Bug Profile: Japanese Beetles
About two weeks ago, we started noticing copper and emerald droplets all around our farm. They congregated mostly densely on the asparagus, mainly in twos, and when touched, flew away, though not far.
Japanese Beetles, a handsome and destructive bug, is expected to visit Northeastern gardens in July, and this year, showed up in ours exactly on schedule. The beetles, as the name suggests, hail originally from Japan, where they have natural predators and aren’t a huge threat to cultivated plants. However, having hitched a ride across the ocean on the backs of some iris bulbs (bound for the 1916 World Fair), the beetles found a vast land empty of predators and full of gardens. Over the course of the last century, the beetles have been found to have an appetite for over 200 cultivated ornamentals and edibles.
Gardening resources unanimously describe the damage caused by Japanese Beetles as “skeletorizing” – a terrifying, yet accurate, visual for any home gardener. The beetles eat a plant’s soft foliage, leaving only stems and veins to blow sadly in the wind. The beetles also munch on the flowers and fruit of a diverse range of plants. Corn, tomatoes, and beans are among their top favorites. The danger of the damage they inflict is not just physical destruction but opening access points for disease to infect already weakened plants.
The beetles are only active during the day and can fly up to 5 miles. Communicating via pheromones, Japanese beetles can sense when other beetles are nearby, mating and eating, and fly to join the group. They are also able to know when a choice damaged plant is close and will fly toward easy lunch. To control these tricky pests, we suggest:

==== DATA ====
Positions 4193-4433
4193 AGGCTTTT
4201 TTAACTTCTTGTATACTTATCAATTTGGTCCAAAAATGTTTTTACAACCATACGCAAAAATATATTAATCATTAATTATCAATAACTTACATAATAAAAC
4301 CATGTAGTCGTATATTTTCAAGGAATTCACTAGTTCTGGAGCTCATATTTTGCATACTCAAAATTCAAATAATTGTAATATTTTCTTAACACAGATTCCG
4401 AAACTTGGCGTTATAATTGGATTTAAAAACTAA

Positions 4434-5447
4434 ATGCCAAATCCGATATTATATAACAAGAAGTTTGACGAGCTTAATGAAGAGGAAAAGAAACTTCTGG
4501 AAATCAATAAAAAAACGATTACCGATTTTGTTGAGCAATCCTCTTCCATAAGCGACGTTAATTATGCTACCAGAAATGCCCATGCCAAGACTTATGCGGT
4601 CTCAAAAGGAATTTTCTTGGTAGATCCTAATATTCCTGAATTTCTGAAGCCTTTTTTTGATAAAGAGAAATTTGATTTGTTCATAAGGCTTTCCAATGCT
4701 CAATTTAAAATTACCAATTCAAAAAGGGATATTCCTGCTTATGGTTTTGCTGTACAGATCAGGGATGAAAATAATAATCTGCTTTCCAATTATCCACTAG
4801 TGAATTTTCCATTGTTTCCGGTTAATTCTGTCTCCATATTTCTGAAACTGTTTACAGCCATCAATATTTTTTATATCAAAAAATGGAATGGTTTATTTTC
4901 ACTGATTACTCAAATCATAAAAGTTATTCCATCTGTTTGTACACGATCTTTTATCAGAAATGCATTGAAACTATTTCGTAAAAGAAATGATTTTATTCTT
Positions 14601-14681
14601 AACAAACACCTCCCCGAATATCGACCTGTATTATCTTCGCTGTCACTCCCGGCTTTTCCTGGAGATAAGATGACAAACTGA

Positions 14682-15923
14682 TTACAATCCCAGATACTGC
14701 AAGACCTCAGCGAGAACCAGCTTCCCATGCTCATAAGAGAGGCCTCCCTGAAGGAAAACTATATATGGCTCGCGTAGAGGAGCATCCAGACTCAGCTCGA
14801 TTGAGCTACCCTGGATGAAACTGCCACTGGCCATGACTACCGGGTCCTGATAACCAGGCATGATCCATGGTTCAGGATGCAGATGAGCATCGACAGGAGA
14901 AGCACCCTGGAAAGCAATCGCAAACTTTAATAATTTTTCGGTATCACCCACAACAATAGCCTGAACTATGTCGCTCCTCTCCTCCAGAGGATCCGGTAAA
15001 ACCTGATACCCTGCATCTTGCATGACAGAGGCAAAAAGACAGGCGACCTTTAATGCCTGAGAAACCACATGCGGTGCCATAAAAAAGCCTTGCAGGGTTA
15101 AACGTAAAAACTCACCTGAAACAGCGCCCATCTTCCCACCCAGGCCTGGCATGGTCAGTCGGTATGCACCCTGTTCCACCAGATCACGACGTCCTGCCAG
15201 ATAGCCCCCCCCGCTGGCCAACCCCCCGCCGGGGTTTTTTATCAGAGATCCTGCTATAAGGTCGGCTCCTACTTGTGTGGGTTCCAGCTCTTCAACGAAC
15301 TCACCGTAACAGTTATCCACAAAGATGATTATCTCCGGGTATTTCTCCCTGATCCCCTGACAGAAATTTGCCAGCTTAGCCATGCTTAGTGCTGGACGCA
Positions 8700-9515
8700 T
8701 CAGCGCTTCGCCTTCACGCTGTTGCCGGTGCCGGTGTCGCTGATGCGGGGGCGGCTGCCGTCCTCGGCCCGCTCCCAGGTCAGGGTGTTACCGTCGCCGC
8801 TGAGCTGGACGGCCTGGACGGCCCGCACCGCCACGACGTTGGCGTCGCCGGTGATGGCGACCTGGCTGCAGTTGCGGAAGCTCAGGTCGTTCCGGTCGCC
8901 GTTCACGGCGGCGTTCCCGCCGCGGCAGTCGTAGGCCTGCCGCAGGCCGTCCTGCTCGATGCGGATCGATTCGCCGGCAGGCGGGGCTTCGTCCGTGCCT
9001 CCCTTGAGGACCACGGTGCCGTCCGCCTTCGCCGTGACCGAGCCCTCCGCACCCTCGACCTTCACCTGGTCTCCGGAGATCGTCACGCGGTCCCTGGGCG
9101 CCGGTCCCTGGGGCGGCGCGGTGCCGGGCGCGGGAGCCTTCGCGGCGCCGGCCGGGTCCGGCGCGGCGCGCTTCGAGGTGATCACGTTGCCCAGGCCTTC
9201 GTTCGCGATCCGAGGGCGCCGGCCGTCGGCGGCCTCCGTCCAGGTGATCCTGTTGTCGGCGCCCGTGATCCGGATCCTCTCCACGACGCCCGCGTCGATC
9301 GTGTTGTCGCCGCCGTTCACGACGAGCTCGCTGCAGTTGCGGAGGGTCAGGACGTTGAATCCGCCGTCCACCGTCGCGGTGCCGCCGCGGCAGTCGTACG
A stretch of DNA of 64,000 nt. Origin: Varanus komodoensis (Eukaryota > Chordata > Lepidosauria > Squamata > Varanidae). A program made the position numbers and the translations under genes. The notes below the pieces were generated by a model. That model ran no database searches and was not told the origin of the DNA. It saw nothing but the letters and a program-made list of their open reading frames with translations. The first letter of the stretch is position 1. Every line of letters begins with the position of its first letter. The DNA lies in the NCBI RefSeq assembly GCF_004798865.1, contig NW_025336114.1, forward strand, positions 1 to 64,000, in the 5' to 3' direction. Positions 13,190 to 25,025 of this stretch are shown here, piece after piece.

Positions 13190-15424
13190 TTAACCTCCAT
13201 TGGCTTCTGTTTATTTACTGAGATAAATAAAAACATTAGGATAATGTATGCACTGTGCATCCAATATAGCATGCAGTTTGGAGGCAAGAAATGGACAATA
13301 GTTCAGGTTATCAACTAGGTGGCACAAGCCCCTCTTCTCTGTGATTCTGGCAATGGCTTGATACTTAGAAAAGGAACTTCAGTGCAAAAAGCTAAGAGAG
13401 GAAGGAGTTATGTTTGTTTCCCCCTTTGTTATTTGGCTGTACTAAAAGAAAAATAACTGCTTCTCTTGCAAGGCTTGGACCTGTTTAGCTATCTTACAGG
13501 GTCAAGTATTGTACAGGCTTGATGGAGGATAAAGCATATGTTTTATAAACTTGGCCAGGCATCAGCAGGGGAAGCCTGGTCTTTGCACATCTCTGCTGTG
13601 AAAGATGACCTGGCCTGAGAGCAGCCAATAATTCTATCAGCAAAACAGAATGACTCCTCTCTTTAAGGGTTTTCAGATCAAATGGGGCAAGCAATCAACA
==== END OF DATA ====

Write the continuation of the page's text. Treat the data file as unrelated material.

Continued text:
Hand Pick: The best way to keep a Japanese Beetle population at bay is to pick them off by hand and smush or drown them in soapy water. This is best done early in the morning, when they are still sleepy… well, wet with dew and unable to fly quickly. Spread a cloth under the plant that the beetles have occupied, then shake onto the cloth, gather up, and dispose of. Then, cover the plant with row cover for continual protection. Hand-picking applies both to adult beetles and their larvae stage. Japanese Beetle larvae looks like grey to white grubs with brown heads, often crescent shaped, and commonly found living in (and feeding on) plant roots, with the roots of grasses their favorite delicacy.
Chickens and Starlings. If you share your yard with chickens, let them wander where Japanese Beetles are spotted: they will feed on adult beetles as well as underground larvae. Starlings will do the same – you can help them out by turning your soil in the fall and exposing the larvae for them to feast on.
Take care in heat and stillness. Japanese Beetles’ idea of perfect weather is 85 degrees and above and no wind (which is why they become active in the Northeast in July). When such conditions occur, keep in mind that new beetles might be on their way to your garden.
Skip the traps. Multiple studies have shown that the pheromone-filled traps are not effective. They actually attract more beetles into the garden than they are able to catch.